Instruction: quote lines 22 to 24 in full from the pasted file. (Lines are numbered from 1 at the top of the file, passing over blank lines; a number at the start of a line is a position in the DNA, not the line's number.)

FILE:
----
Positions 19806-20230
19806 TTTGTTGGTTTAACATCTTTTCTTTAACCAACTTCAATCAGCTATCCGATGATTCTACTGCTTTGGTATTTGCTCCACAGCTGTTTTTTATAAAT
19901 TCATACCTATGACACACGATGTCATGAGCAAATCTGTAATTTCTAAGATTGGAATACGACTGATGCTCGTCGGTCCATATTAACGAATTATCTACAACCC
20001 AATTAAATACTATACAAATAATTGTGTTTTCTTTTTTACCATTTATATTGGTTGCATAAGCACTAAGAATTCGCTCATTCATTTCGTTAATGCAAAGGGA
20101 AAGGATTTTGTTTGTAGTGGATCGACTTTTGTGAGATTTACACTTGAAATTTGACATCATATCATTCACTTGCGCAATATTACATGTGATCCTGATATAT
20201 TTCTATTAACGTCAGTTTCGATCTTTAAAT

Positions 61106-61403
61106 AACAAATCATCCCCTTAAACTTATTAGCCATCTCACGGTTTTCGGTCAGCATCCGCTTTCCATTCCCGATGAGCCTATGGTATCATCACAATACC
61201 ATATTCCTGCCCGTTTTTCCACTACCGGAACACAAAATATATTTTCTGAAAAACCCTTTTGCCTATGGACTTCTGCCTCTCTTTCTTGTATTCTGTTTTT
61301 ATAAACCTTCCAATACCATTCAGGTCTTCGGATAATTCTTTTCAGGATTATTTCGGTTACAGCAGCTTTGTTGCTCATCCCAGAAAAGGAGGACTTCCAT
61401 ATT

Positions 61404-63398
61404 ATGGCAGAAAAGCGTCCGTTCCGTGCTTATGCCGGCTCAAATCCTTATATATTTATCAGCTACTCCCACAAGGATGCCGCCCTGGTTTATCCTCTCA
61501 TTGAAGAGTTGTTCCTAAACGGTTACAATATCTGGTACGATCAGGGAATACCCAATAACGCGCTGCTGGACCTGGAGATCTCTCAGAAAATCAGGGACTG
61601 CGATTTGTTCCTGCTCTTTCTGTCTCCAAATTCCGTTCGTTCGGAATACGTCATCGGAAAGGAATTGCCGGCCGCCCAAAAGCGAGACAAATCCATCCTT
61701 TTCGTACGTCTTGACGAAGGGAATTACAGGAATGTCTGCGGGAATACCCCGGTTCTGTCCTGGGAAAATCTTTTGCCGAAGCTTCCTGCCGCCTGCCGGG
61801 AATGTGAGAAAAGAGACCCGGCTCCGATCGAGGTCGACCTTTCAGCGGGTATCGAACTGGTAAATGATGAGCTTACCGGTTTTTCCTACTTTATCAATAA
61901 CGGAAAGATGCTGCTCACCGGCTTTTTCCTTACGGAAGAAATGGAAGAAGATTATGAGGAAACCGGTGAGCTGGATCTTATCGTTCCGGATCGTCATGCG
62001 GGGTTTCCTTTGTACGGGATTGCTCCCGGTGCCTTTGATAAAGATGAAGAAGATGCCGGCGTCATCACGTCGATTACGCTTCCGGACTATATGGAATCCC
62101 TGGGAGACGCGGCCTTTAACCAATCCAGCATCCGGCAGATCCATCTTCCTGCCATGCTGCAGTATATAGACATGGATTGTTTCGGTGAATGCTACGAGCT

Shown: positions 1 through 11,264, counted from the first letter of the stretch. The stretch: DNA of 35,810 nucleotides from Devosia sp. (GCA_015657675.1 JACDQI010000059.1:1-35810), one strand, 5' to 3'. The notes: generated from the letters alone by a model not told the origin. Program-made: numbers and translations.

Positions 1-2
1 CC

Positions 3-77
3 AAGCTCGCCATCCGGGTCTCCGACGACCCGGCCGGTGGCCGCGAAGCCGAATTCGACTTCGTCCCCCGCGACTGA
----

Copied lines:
Positions 1-2
1 CC

Positions 3-77